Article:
Two films in which girls talk dirty.
John Hillcoat's latest is dead weight: listlessly classical and then bludgeoning.
This film is a rare bird — one that pretends to be nothing more than it is.
Our movie, TV, music, and book critics each choose five.
Fluidity, choreography, patterns of flux within the frame — none of these interested him as much as fractured montage.
Frank Langella stars in this tale about an elderly ex–jewel thief and his robot assistant.
Fiction should just throw in the towel when it comes to modern American politics.
The Bourne films have wormed their way into the collective psyche the way the Bond movies did in the sixties.
This Meryl Streep flick is sure to pack them in on Movie and Bingo Night at the old-folks’ home.
This incarnation by Underworld and Live Free or Die Hard director Len Wiseman is just noise — aural and visual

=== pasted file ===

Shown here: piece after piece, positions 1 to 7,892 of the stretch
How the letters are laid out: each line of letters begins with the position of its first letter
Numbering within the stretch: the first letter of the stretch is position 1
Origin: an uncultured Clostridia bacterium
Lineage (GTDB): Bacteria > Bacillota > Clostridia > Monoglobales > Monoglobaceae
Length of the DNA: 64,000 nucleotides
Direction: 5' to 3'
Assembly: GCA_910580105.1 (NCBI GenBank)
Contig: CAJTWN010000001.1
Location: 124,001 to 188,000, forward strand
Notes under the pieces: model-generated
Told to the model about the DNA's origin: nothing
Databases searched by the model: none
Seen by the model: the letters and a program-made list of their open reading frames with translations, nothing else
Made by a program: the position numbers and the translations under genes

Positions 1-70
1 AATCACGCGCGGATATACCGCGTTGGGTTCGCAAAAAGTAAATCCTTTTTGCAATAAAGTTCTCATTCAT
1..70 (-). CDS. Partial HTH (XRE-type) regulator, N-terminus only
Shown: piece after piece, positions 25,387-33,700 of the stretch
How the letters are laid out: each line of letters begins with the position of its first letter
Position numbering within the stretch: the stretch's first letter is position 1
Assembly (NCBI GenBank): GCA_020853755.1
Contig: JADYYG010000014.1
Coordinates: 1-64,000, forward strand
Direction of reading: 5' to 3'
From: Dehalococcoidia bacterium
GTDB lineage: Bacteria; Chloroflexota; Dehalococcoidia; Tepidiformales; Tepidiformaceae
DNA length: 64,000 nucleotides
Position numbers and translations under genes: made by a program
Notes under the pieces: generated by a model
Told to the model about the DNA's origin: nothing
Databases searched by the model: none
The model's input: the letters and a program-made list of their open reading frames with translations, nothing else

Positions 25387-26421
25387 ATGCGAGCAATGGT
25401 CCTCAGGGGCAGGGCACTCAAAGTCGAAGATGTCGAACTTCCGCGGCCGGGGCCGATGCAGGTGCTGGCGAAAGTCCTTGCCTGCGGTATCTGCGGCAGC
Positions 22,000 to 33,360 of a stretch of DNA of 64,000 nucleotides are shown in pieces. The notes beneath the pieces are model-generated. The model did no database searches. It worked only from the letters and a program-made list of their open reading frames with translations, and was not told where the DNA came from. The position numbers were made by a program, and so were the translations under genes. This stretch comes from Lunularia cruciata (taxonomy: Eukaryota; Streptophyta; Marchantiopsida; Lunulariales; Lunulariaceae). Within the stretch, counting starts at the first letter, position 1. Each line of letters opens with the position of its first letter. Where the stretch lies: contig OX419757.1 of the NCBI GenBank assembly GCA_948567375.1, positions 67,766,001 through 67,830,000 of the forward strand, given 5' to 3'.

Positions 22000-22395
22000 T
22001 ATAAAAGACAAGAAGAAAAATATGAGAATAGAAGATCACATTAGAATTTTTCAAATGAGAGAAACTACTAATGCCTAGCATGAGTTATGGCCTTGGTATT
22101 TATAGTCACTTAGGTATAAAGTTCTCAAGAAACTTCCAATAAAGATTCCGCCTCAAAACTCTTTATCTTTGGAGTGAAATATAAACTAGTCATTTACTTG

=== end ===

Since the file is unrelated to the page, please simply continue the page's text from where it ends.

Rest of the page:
Rashida Jones has co-written herself the “adorkable” role of Celeste in this seriously trying comedy.
The newest from the directors of Little Miss Sunshine is a thesis film, with one joke and one variation.
It's all rave and rage and purge acting in this dark, Texas-set film.
The art critic vs. the film critic.
Whatever else The Dark Knight Rises is or isn’t, it’s big — very big.
A real-estate billionaire and his wife get a taste of foreclosure in this documentary.
Guilt-inducingly so, given the ghastliness of its particulars.
At three hours, our critic sees what was missing from the panned, hacked-up version.
After soft-peddling sensationalism in his last three movies, Oliver Stone returns with a new maturity.
This is the movie with the talking bear, in case you hadn't heard.
We ought to shun cynical reboots like this. But for all its underlying cynicism, the new Spidey picture is pretty damn good.
Soderbergh's latest parable of how capitalism transforms sex into a soulless commodity is surprisingly enjoyable.
How does the award winner at Sundance and Cannes fare?
The generic title and mythic-female-empowerment posters for Brave don’t prepare you for the rollicking comedy to come.
And as a result, we found it hard to surrender to this gentle, wistful film.